Jeffrey D Sachs, Salim S Abdool Karim, etc.,
The Lancet Commission on lessons for the future from the COVID-19 pandemic, 2022.09.14,
The authors argue that when facing COVID-19, the world’s major powers have failed to collaborate to control the pandemic and point out the multiple failures of international cooperation. The final part of the report presents policy recommendations, particularly around multilateral cooperation centred at WHO to address global health crises, and around investments in preparedness for future health crises through strong national health systems and international financing and technology cooperation with the world's lower-income regions.
Elliot Hannon, Layth Hanbali, etc.,
Why we still need a pandemic treaty, 2022.07.13,
What we learned from COVID-19 is that data and evidence play too small a role in decision making, which means that we need to focus less on what states should do and focus more on what they did not do, including why they did not comply with the IHR during the pandemic. An important step to prepare for future disease outbreaks is committing to a treaty that keeps the issue elevated at the head of state-level; so that states are ready to live up to their commitments and work together in a coordinated response when the next pandemic hits.
What Does the Monkeypox Outbreak Tell Us about Global Health Governance? Critical Remarks on the New WHO Declaration of Public Health Emergency of International Concern, 2022.08.10,
On 23 July 2022, the Director-General of WHO declared that the outbreak of monkeypox constitutes a public health emergency of international concern. Against this backdrop, the present post is aimed at highlighting some critical issues related not only to the PHEIC declaration but, more generally, to global health governance, as designed by the IHRs and the WHO Constitution. If States will not effectively take into consideration these issues, both by amending the IHRs and strengthening the existing normative framework, one may wonder whether the WHO architecture can effectively address current public health challenges. Some authors took a rather sceptical view in this respect.
Emily A Siegrist, Joseph Sassine,
Antivirals With Activity Against Monkeypox: A Clinically Oriented Review,2022.07.29,
Monkeypox virus is an emergent human pathogen. While it is less lethal than smallpox, it can still cause significant morbidity and mortality. In this review, we explore 3 antiviral agents with activity against monkeypox and other orthopoxviruses: cidofovir, brincidofovir, and tecovirimat. Cidofovir, and its prodrug brincidofovir, are inhibitors of DNA replication with a broad spectrum of activity against multiple families of double-stranded DNA viruses. Tecovirimat has more specific activity against orthopoxviruses and inhibits the formation of the extracellular enveloped virus necessary for cell-to-cell transmission. For each agent, we review basic pharmacology, data from animal models, and reported experience in human patients.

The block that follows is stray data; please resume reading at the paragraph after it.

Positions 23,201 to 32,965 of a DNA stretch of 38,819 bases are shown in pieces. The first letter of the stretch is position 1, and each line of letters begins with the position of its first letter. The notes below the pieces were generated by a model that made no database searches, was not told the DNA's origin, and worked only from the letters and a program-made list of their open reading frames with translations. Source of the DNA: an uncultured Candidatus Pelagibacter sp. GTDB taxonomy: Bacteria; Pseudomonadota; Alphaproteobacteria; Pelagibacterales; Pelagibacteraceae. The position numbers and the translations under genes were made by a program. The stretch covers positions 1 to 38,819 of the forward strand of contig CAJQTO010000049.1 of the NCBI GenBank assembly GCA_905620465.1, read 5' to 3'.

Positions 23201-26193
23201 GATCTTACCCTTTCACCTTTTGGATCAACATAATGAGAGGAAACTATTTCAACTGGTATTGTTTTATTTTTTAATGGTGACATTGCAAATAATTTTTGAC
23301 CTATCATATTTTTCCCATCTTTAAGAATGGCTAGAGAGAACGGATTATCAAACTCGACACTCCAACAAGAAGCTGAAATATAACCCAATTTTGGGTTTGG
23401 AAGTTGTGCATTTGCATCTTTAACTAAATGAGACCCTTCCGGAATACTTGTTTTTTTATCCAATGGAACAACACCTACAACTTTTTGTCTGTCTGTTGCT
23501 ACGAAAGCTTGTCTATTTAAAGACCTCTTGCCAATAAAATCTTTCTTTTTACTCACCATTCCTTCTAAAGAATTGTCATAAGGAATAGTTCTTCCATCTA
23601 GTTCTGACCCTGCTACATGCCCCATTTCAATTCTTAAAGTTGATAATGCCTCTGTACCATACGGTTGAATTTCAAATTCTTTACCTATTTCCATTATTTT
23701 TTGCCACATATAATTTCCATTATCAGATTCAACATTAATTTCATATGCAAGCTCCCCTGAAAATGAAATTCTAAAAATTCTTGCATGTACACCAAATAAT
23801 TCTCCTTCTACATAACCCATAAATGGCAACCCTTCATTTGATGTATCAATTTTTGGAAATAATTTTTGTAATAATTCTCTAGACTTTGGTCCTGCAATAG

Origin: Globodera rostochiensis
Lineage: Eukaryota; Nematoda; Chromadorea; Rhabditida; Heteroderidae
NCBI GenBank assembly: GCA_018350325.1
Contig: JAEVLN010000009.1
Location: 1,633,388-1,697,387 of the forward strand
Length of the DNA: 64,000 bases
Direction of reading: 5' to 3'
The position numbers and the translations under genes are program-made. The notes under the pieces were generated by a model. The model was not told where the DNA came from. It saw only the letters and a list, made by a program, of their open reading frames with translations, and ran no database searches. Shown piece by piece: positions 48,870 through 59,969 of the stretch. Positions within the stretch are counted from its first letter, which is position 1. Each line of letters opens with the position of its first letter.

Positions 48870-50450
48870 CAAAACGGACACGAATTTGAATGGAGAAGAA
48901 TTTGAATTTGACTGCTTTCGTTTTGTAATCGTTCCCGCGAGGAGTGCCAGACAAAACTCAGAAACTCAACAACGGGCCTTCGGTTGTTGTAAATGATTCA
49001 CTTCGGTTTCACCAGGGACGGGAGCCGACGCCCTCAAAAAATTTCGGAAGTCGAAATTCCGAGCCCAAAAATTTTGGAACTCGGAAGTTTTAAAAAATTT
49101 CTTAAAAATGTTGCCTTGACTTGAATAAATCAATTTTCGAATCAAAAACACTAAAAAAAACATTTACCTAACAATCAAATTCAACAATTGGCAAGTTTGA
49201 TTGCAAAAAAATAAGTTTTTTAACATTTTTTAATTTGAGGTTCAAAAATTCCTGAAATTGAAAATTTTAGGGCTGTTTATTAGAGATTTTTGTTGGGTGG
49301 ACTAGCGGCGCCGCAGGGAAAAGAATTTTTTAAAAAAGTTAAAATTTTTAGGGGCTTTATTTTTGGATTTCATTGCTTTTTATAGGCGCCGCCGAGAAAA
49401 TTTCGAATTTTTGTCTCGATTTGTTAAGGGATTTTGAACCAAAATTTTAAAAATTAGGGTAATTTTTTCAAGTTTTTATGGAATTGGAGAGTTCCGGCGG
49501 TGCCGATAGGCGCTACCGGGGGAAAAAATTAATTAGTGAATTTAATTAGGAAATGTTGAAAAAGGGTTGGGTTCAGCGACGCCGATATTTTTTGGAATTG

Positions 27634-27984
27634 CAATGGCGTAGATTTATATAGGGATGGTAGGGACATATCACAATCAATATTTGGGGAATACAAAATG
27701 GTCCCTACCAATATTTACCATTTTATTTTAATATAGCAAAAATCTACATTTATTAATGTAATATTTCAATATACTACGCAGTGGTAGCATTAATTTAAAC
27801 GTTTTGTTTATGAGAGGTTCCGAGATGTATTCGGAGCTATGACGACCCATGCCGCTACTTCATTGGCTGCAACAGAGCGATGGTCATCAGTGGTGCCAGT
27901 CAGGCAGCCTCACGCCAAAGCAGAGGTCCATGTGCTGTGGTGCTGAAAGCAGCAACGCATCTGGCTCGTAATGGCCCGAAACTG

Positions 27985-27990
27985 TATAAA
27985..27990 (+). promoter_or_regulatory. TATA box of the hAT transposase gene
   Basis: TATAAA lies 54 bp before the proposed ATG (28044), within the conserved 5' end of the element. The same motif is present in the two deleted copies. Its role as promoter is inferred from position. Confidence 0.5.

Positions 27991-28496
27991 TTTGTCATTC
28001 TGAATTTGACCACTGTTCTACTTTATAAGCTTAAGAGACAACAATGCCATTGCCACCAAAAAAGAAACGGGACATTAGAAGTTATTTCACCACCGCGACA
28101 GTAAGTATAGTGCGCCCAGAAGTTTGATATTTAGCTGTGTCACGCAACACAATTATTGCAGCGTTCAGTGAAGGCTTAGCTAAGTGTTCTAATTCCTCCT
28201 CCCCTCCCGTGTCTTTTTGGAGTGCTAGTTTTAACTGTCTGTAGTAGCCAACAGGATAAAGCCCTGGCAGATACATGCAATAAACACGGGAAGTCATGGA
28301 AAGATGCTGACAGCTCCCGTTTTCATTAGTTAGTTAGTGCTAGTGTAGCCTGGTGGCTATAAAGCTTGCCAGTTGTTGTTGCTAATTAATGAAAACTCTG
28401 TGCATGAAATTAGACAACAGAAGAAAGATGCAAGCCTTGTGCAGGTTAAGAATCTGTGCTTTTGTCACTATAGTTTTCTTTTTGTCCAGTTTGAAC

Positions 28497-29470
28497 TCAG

Kaiyuan Sun, Stefano Tempia, etc.,
SARS-CoV-2 transmission, persistence of immunity, and estimates of Omicron’s impact in South African population cohorts, 2022.05.31,
Understanding the build-up of immunity with successive severe acute respiratory syndrome coronavirus 2 (SARS-CoV-2) variants and the epidemiological conditions that favor rapidly expanding epidemics will help facilitate future pandemic control. We analyzed high-resolution infection and serology data from two longitudinal household cohorts in South Africa to reveal high cumulative infection rates and durable cross-protective immunity conferred by prior infection in the pre-Omicron era. Building on the history of past exposures to different SARS-CoV-2 variants and vaccination in the cohort most representative of South Africa’s high urbanization rate, we used mathematical models to explore the fitness advantage of the Omicron variant and its epidemic trajectory. Modeling suggests that the Omicron wave likely infected a large fraction (44 to 81%) of the population, leaving a complex landscape of population immunity primed and boosted with antigenically distinct variants. We project that future SARS-CoV-2 resurgences are likely under a range of scenarios of viral characteristics, population contacts, and residual cross-protection.
Allison Codi, Damon Luk, etc.,
Aggregating Human Judgment Probabilistic Predictions of Coronavirus Disease 2019 Transmission, Burden, and Preventive Measures, 2022.07.25,
Aggregated human judgment forecasts for coronavirus disease 2019 (COVID-19) targets of public health importance are accurate, often outperforming computational models. Our work shows that aggregated human judgment forecasts for infectious agents are timely, accurate, and adaptable, and can be used as a tool to aid public health decision making during outbreaks.